Saturday, December 08, 2012

wild truffled mushroom risotto recipe

Truffled Mushroom Risotto: heady aromas, perfect for fall and winter suppers
I know what you're thinking. "Truffle oil is so 2001." I beg to differ.

Recently, I've been expressing my disenchantment with fancy-pants foods and trendy culinary caprices, but I think truffle oil – olive oil infused with the signature heady aroma of the truffle – is one gourmande staple that's here to stay. For one thing, it's actually been around since the 1700s; we Americans just happened to come late to the truffle oil party. And then there's the one-of-a-kind, primeval flavor – a magically deep, woodsy hit of umami that harkens back to some fairy godmother's woodland kitchen.

Yes, truffle oil is pricey, but it's still much cheaper than buying a whole truffle like the one I bought for while I was recetnly in Paris [350 Euros a kilo!]. Fortunately, a little goes a long way. For me, cooking is all about ease – getting the most pleasure for the least amount of effort.

This risotto is flavored with dried porcini and chanterelle mushrooms, fresh shiitakes and white truffle oil
Risotto is one of those dishes I can make with my eyes closed, and it's perfect for dinner parties. Last night, I had some friends over for dinner and threw together a simple risotto flavored with both fresh and dried exotic mushrooms, topped off with a drizzle of truffle oil. It's creamy and comforting – perfect for these chilly, late-autumn evenings, served with a light salad and a glass of pinot grigio. Some people are put off with the requisite stirring that risotto-making entails, but I find it relaxing, especially when I do it while sipping wine, listening to bossa nova, and chatting with F-stop.

Other truffle oil uses
Generally, black truffle oil is a bit stronger, while white is more delicate and garlicky. I prefer white, and I only buy Italian truffle oil; I find the quality is generally better. Besides its obvious use as a risotto enhancer, I also like to add just a few drops of truffle oil to soups, potatoes and other starchy veggies, and beans. When I crave something gourmet but am too tired to fuss in the kitchen, I'll drizzle a few heavenly drops over pasta  topped off with some nutritional yeast, freshly ground white pepper, and sea salt.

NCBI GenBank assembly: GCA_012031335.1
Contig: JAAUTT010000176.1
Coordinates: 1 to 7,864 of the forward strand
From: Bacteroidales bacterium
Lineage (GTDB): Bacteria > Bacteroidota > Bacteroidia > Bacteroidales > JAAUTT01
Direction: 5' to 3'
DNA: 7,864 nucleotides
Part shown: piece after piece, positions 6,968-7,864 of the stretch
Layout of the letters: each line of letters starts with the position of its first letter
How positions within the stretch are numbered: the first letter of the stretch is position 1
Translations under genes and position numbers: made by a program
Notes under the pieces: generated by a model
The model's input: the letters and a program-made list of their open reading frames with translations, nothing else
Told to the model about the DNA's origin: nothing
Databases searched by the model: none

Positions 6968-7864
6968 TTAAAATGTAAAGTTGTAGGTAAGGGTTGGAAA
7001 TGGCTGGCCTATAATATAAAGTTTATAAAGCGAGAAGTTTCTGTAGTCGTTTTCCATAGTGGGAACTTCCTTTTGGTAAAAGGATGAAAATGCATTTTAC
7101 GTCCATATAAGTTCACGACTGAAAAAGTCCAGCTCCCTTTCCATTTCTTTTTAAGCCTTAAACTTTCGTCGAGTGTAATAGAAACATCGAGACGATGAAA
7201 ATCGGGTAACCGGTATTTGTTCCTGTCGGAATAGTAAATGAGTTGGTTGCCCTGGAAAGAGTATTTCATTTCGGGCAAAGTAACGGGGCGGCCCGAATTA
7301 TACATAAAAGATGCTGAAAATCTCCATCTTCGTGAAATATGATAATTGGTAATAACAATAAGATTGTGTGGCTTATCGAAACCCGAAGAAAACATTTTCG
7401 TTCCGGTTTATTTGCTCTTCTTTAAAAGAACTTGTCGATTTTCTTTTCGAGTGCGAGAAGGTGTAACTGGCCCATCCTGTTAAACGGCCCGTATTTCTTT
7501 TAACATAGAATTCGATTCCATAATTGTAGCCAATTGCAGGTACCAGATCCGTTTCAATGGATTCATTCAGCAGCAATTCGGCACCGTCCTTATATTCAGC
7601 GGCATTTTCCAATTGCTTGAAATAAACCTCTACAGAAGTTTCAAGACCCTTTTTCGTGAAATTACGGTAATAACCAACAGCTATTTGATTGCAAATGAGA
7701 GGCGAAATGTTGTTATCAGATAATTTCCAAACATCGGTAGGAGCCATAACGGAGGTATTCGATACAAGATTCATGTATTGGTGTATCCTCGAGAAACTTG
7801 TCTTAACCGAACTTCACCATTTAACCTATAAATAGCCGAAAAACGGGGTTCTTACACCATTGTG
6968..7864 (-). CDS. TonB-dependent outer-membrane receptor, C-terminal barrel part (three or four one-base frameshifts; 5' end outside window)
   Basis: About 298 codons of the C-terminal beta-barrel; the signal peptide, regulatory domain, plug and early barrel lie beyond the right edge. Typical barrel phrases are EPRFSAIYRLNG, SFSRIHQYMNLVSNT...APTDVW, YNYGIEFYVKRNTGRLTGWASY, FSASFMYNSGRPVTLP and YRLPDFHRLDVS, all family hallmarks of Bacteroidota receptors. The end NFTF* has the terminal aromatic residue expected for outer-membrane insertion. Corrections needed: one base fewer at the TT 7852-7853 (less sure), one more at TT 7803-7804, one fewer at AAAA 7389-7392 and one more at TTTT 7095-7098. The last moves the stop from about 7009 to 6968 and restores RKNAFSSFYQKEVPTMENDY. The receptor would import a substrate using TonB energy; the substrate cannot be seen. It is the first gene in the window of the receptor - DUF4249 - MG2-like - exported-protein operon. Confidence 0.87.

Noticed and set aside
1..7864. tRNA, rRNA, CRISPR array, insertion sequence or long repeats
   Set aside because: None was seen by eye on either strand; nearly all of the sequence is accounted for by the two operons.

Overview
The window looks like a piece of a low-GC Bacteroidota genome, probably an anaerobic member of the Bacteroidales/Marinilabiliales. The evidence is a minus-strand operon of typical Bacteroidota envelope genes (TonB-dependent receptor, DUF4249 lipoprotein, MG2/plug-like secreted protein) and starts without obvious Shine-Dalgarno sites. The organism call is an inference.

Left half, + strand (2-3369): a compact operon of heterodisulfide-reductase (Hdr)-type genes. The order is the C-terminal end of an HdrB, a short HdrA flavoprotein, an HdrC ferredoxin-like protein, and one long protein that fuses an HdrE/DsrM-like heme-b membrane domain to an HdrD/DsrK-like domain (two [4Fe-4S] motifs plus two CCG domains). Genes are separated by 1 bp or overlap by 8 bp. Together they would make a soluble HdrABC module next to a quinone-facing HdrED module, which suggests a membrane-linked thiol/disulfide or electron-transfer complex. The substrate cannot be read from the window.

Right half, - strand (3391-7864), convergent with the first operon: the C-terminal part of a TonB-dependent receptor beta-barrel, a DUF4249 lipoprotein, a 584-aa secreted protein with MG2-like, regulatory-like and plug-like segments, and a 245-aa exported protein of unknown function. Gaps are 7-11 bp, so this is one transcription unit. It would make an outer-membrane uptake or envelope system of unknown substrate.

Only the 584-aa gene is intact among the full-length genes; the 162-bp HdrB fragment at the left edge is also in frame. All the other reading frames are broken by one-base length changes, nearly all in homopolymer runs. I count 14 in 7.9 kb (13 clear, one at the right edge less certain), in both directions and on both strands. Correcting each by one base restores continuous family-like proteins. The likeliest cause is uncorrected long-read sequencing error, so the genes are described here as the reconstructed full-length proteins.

Before I give you the risotto recipe, don't forget to enter the Smarter Cookie giveaway contest. I'm announcing the winner in a few days.

Wild, Truffled Mushroom Risotto

Wild Mushroom Risotto: All stirred up. 

  • 1 1/2 T olive oil
  • 2 medium onions, chopped
  • 2 cups chopped, fresh wild mushrooms [Oyster, chanterelles, morels, porcini, shiitake, maitake, etc.]
  • 2 cups arborio rice
  • 1/2 cup Pinot Grigio
  • About 1/2 cup nutritional yeast
  • About 1-2 T Earth Balance
  • Salt and fresh ground pepper, to taste
  • About 1 T truffle oil [More or less, to taste]

Serves 6

Prepare your stock: Mix all stock ingredients in a large stock pot and heat to a simmer. Have a ladle ready.

Make risotto: In another large stock or soup pot, heat the oil over medium and sauté the onion until soft, about 5 minutes. Add salt as needed, to slow down the cooking time.

When the onions are soft, toss in the mushrooms and cook until soft, about 5 more minutes. Toss in the risotto and stir to coat. Cook for one minute on medium. Turn the heat up to medium-high and pour in the wine. Let it cook until the rice evaporates the wine.

Turn heat to medium low. Add broth, one ladle at a time. Allow rice to absorb broth and then repeat until rice is al dente, about 30 minutes. Be sure to taste it; you may have to cook longer.

Add the nutritional yeast and Earth Balance. Stir well, then close the lid and turn off the heat. After about a minute, mix again, add salt and pepper to taste. and drizzle with truffle oil. Serve with the same Pinot Grigio you used in the risotto.
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Kittee Bee Berns said...

oh oh much yum. i never make risotto because dazee is not a fan of white rice, but i love it so so so. and i love mushrooms, and i have truffle oil. i might have to make this for myself and just eat it all week.


Andrea said...

I love the way you describe making risotto as relaxing rather than stressful — it changes the whole process into something warm and pleasant. Truffle oil is so good, and mine is all gone. Time to buy more, I guess. Someone recently gifted me truffle salt, and it's really amazing.

Joey said...

It may be associated with the noughties, but I still love it. A bit of truffle oil here and there and suddenly your dinner becomes a special event!

Hannah said...

Truffle oil, over? No way, not in my kitchen! I don't even care if mine is a completely synthesized flavor, it's just so darn good.